Hello everyone. I’d like to start off tonight’s blog by thinking Kelp for his compliment. There are many things it’s easy to overlook because we don’t really think about what the Scripture is saying and I know I am missing things as I do these blogs. Don’t take any to be the final word but take them to be something to start you looking in the right direction.
Also, until Sunday night, this is it. I’m going to be out of town so there won’t be any new blogs. I invite you to check the old blogs I have and also go to the websites of friends and others in service on the side. There is always much to learn.
Now to get back to our study. For those who are just joining us, we’re in the gospel of John as we go through the New Testament and we’re trying to come to a deeper understanding of the doctrine of the Trinity. Tonight we’ll be looking at John 14:8-10.
8Philip said, “Lord, show us the Father and that will be enough for us.”
9Jesus answered: “Don’t you know me, Philip, even after I have been among you such a long time? Anyone who has seen me has seen the Father. How can you say, ‘Show us the Father’? 10Don’t you believe that I am in the Father, and that the Father is in me? The words I say to you are not just my own. Rather, it is the Father, living in me, who is doing his work.
There is someone who has said that John 14:9 should be enough for us to convince us of the deity of Christ. We have to handle this one carefully however, as it’s a favorite of the modalists as well. What exactly is going on in this passage?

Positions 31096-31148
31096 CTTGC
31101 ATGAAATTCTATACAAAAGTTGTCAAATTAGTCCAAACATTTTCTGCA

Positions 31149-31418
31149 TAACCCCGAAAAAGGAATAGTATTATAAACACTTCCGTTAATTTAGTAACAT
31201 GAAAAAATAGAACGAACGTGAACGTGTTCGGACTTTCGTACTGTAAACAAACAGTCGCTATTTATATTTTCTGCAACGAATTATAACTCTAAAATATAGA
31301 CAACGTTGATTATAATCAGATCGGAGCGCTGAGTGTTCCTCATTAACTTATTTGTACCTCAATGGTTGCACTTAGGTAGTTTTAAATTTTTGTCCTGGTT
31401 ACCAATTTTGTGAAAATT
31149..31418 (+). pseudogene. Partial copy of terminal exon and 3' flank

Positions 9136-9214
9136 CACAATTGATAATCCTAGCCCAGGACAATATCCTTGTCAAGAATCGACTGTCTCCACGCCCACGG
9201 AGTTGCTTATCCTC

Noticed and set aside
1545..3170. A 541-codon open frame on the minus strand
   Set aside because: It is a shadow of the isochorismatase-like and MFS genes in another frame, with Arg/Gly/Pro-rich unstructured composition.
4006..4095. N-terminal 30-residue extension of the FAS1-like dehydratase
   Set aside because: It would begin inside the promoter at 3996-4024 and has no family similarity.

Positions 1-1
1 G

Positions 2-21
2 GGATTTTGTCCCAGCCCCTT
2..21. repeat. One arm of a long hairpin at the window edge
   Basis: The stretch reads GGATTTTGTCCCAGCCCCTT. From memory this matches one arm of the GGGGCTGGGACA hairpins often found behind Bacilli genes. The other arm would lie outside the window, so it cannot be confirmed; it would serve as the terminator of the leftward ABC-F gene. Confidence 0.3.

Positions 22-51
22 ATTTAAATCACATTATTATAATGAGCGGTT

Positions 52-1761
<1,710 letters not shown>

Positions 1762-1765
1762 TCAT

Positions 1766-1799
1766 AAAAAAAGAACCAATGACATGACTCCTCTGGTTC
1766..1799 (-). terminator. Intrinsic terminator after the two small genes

Philip has asked Jesus to show him the Father. That’s all they want. After all, Jesus can get them to him so why not just show them the Father now?
But no one can see the Father. It can be known what he is like however. How does one know what the Father is like? They know by looking at the Son. The Son is the one who reveals the Father according to passages like John 1:18, as John repeatedly builds on themes that he’s established at the beginning.
The main reason we know this isn’t a modalistic verse is through other verses. Jesus has repeatedly made distinctions between himself and the Father. If there is any way that the two are different, then they are not one and the same. The Trinitarian idea is that the Son is the one who is begotten and the Father is not begotten. The persons differ by relationship.
Jesus’s you is quite strong here for saying that what he has just stated should have been known. He tells them that he is in the Father and the Father is in him. The words he speaks are not his own. While some might think Jesus would say “They are from the Father”, Jesus instead points to the works that are being done. The gospel sees a strong connections between the words of God and the works of God. This fits with Jesus being the greatest work of God and the Word of God.
We will discuss more Sunday night. Pray for my safe travels while I’m away.